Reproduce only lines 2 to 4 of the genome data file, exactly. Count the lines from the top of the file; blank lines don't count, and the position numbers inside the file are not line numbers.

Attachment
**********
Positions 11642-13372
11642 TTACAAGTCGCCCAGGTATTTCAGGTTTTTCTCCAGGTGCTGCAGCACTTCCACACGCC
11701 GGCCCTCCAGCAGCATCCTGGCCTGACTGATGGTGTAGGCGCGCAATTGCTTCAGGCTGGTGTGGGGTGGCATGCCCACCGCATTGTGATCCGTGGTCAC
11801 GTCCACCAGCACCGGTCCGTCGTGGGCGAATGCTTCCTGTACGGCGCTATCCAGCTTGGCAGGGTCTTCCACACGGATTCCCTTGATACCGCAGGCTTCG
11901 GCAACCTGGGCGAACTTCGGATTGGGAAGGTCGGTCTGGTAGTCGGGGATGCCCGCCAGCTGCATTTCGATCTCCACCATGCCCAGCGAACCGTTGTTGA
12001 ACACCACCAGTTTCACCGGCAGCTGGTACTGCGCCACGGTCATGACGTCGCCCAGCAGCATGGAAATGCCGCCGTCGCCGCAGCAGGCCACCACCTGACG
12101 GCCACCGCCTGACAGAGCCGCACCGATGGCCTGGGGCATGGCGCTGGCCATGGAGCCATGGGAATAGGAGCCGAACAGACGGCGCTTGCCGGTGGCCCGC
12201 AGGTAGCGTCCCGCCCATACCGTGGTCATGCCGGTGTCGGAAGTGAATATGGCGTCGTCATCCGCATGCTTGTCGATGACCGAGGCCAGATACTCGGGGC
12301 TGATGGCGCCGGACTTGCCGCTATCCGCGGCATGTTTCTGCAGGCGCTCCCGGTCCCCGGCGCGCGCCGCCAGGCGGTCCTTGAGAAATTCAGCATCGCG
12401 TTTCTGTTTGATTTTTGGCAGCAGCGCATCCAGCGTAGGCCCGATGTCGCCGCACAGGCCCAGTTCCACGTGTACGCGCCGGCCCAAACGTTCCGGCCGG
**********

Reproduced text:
11642 TTACAAGTCGCCCAGGTATTTCAGGTTTTTCTCCAGGTGCTGCAGCACTTCCACACGCC
11701 GGCCCTCCAGCAGCATCCTGGCCTGACTGATGGTGTAGGCGCGCAATTGCTTCAGGCTGGTGTGGGGTGGCATGCCCACCGCATTGTGATCCGTGGTCAC
11801 GTCCACCAGCACCGGTCCGTCGTGGGCGAATGCTTCCTGTACGGCGCTATCCAGCTTGGCAGGGTCTTCCACACGGATTCCCTTGATACCGCAGGCTTCG